Since President Trump pardoned former sheriff Joe Arpaio last week, discussions on what it could mean for the Russia investigation against President Trump have considered a wide spectrum of possibilities. One article by the Business Insider titled: "Trump's pardon of Joe Arpaio shows he could undermine one of Mueller's key tools in the Russia probe," goes through the ins and outs of the criminal and civilian law. The article teases a scenario where the President could go in and pardon each of his own Trump campaign members who are currently under investigation.

Trump's fate is up to Republicans

But the article also points to one view that has already been opined where the special prosecutor Robert Mueller reaches the end of the investigation. The assumption about Mueller's investigation is that it's leading to a criminal conviction of President Trump. However, going after the President himself are not options that Mueller has been given. He's reportedly only been tasked with taking the case to Congress and having them make that determination. Appropriately, the article refers to the investigation becoming political as it is unlikely that a Republican-led Congress is going to convict President Trump.

Treating Republicans badly

The President's fate could be determined by how the President treats republicans on the Hill.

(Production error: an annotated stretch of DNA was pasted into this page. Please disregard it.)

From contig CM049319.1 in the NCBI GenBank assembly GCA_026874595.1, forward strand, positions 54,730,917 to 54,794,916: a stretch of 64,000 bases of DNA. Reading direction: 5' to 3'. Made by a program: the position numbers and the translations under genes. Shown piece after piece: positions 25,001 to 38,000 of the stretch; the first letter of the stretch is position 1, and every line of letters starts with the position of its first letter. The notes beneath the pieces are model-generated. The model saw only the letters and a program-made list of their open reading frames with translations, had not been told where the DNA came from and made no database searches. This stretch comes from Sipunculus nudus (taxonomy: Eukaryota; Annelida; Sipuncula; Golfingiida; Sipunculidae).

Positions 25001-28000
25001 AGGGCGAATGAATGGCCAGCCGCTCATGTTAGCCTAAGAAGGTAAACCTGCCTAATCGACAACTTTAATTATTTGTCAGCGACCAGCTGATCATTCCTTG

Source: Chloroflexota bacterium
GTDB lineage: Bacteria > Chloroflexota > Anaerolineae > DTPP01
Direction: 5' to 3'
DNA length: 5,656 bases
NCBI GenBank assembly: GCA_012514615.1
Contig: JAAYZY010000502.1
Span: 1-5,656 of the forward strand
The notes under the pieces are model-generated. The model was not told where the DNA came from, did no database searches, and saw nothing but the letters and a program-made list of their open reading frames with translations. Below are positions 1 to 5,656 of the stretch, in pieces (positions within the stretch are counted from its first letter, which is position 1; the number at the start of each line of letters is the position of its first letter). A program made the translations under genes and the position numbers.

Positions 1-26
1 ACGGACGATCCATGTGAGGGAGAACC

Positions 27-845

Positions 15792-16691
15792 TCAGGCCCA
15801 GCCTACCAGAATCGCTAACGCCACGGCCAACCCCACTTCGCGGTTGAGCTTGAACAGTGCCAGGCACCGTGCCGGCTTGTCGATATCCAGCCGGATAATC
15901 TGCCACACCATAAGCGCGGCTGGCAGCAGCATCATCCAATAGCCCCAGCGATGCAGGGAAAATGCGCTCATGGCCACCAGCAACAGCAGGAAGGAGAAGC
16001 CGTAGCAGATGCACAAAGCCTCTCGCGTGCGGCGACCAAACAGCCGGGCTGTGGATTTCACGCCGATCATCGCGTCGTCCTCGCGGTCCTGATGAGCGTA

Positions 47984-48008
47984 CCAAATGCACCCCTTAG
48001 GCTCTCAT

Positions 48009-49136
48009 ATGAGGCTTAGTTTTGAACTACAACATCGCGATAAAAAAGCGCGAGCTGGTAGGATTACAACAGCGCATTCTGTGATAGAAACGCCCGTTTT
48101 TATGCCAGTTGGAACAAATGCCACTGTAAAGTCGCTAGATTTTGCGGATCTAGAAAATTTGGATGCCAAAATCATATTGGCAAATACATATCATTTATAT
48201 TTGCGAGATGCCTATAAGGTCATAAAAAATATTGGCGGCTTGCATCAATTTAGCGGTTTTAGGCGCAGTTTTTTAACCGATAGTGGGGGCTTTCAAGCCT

Since taking office, President Trump has not been afraid to target members of his own party over their legislative failures. Very recently, Senate Majority Leader Mitch McConnell said that the President still didn't seem to want to learn how to legislate. Given the statement, McConnell might very well have been giving the President a chance to learn the process in Congress.

But the President has also been very frustrated with Congress not "going nuclear" to get his agenda passed, congressional rules be damned.

Deciding to convict

Some of the attacks that the President has engaged in has been to threaten a government shut down, either by him directly or via a member of his own cabinet, such as his director of the Office of Management and Budget, Mick Mulvaney.

In another case, Interior Secretary Ryan Zinke called Sen. Lisa Murkowski (R-Alaska), threatening the state with stripping it of federal support for their energy projects. This was over the fact that she has voted against repealing Obamacare.

In other situations, he's either attacked Senators via SuperPAC attack ads which got a quick response by Senate leaders asking that he stop. Given recent reports of a shouting match with McConnell, it's hard to say just how much more abuse Congress will take from the President. It is also unknown if Republicans will have had enough of the President's abuse to convict Trump on Mueller's behalf.

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